United States v. Darby Lumber Co.

U.S. Case Law

Legal Definition of United States v. Darby Lumber Co.

312 U.S. 100 (1941), held that the Fair Labor Standards Act (1938) mandating federal wage and hours standards applies to the local manufacture of goods even if those goods are only indirectly part of interstate commerce. The decision overturned Hammer v. Dagenhart, which prohibited Congress from encroaching on state powers to determine local labor conditions. In Darby the Court ruled that, although only some of the goods manufactured by Darby Lumber Co. were to be shipped through interstate commerce, the production of all Darby goods was subject to federal regulation because such production was part of the mainstream of the company's activities that affected interstate commerce. One year later, in Wickard v. Filburn, 317 U.S. 111 (1942), the Court ruled that Congress may regulate certain activities (such as local agriculture) that are neither commercial nor interstate if they exert “a substantial economic effect on interstate commerce.”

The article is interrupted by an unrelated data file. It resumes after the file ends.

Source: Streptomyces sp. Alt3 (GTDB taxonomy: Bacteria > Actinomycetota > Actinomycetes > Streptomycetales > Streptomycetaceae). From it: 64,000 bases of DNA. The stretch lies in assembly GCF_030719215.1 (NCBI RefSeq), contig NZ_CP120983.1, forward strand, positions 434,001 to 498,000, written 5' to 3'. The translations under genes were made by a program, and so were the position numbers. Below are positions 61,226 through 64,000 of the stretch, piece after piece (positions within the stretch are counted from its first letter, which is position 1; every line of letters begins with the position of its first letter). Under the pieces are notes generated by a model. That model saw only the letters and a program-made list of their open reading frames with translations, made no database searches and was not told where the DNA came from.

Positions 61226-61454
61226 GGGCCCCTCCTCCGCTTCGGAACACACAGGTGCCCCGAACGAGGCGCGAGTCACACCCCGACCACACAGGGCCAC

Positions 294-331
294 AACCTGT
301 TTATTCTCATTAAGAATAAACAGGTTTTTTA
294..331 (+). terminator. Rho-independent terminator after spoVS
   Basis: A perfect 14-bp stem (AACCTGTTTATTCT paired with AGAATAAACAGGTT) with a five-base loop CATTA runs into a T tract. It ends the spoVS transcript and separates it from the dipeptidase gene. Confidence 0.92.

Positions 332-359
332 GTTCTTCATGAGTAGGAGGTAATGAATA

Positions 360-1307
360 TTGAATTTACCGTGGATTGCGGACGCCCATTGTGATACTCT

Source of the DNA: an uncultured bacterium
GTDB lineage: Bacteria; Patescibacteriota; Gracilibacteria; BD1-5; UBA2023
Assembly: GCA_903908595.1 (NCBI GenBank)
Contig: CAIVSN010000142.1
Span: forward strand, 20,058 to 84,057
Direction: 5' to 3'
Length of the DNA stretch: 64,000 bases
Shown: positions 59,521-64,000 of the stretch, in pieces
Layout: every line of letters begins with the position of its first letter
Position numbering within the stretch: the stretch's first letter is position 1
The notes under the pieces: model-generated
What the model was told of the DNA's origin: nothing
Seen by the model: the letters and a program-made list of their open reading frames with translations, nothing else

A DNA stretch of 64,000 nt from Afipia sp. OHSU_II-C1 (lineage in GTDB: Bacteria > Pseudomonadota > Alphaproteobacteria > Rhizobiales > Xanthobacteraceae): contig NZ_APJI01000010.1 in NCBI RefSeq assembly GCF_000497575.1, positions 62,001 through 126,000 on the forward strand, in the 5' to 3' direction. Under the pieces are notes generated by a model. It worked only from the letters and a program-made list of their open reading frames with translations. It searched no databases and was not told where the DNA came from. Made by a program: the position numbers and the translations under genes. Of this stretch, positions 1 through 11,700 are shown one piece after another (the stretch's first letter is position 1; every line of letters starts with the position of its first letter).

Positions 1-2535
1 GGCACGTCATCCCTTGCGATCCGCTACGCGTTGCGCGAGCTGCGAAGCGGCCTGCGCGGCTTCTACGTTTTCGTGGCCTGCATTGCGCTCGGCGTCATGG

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Cite this Entry

“United States v. Darby Lumber Co..” Merriam-Webster.com Legal Dictionary, Merriam-Webster, https://www.merriam-webster.com/legal/United%20States%20v.%20Darby%20Lumber%20Co.. Accessed 12 Aug. 2022.

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